The act of “building a monster” was physical…I had students consult with the art teacher about the media and methods that best suited their projects. As a result, monsters were made of all sorts of materials, ranging from clay to paper clips to toothpicks.

Once the monsters were built, students wrote bios and character sketches for their creations. Students also interviewed each other about the monsters and subsequently featured another person’s monster in a scene with their own creature. These interactions were governed by the social norms established by both monsters’ creators.

Finally, students presented their monsters to the entire class and read aloud the scenes they’d written.

Here’s a picture of one of the monsters my students created:

The monster represents the fear of feeling out of control.

This project was highly engaging because it tapped into the positive emotions of novelty and enthusiasm. My students loved hearing about each other’s fears and seeing the physical form those fears took. Not only did students advance their writing skills by having to describe their monster and someone else’s, but they advanced their SEL skills by exercising social awareness in interviewing and “interacting with” another person’s creation.

Recognizing relationship skills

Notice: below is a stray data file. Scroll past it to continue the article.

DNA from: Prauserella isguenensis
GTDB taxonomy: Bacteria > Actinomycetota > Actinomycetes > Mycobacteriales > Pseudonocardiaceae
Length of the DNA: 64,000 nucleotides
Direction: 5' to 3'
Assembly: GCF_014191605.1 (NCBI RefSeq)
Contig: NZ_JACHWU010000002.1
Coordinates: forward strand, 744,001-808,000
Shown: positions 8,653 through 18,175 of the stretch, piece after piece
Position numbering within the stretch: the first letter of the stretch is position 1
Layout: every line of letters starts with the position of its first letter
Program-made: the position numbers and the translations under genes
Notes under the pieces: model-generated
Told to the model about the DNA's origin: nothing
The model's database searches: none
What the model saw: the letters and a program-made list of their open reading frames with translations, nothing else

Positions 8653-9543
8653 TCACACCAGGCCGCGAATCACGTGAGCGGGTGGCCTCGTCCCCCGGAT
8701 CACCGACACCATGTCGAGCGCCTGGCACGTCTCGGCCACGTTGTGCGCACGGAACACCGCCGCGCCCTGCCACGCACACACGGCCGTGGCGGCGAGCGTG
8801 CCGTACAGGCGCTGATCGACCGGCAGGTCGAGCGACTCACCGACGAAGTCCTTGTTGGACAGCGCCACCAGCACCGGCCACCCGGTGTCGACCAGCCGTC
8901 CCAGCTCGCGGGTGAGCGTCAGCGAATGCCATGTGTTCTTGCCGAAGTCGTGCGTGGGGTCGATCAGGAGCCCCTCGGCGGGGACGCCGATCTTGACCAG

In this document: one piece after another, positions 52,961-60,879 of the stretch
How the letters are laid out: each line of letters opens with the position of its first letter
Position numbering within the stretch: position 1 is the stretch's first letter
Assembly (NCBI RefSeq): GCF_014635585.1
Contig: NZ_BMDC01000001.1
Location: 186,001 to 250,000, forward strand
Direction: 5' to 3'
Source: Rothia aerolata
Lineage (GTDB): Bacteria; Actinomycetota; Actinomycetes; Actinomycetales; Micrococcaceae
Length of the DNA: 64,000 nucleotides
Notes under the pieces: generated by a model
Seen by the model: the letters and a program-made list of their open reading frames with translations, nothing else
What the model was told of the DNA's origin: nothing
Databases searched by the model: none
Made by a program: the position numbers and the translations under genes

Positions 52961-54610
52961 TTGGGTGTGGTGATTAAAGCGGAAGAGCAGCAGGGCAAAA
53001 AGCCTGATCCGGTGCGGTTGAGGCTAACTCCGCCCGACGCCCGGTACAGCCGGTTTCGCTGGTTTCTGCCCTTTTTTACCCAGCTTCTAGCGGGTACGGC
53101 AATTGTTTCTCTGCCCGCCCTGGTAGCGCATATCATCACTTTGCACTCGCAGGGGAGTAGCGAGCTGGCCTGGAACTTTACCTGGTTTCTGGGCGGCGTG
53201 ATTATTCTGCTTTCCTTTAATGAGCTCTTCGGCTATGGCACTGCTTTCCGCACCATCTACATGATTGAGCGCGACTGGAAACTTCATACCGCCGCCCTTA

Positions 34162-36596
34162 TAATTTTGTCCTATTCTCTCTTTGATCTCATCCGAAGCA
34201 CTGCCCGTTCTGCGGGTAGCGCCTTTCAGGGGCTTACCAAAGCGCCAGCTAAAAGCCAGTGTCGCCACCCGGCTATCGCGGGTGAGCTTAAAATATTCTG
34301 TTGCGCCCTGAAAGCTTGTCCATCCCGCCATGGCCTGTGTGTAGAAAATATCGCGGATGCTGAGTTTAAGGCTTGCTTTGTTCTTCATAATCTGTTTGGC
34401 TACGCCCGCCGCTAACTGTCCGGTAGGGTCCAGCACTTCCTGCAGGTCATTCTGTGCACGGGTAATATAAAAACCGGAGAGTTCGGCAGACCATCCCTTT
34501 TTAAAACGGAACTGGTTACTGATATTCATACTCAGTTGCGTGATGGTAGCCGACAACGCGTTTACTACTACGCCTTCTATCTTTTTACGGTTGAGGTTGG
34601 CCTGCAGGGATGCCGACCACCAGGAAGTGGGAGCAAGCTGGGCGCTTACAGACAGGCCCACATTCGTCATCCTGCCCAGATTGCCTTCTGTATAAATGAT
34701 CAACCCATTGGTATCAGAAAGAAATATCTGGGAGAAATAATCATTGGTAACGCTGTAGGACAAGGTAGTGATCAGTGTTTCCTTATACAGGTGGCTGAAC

Lastly, English class is where students can experiment with the SEL competency of relationship skills (also found in the CASEL listings) with relatively low stakes.

When students are allowed to write stories, they can play out scenarios of what happens when a character fails to show empathy, listen attentively, or communicate effectively. In addition, as students read and comment upon each other’s work, they learn to give and receive feedback, collaborate to solve problems, and gain cultural competency.

In this context the English teacher simply needs to point out the skills being used by asking questions like “What do you think might happen in the plot if your character communicated more clearly with his sibling?” or “If your partner could only change one thing about his story, what change should that be?”

To be clear, I am not advocating that English class should be the only place SEL happens. All teachers have a role to play in helping students understand their social-emotional selves. In the best case scenarios, schools would allocate time and resources to a research-based SEL program delivered in advisory or a Human Development class.

With that being said, it’s also true that stories have always offered us a system for exploring and reflecting upon the human condition. Including a sneaky bit of SEL in English class is simply one more way to support and enrich the student experience.

Works Cited

“What is the CASEL Framework?” Accessed 6 February 2023.

Stephanie Farley has been an English teacher and independent school administrator for 27 years. Interested in instructional design, assessment, feedback, and grading, she has served as a Mastery Transcript Consortium Site Director and has been on a number of California Association of Independent Schools accreditation committees.

Stephanie’s first book, Joyful Learning: Tools to Infuse Your 6-12 Classroom with Meaning, Relevance, and Fun (Routledge, 2023), is now available. She has created professional development for schools around reading and curriculum and coaches teachers in instruction, lesson planning, feedback, and assessment. Visit her website Joyful Learning and find her other MiddleWeb articles here.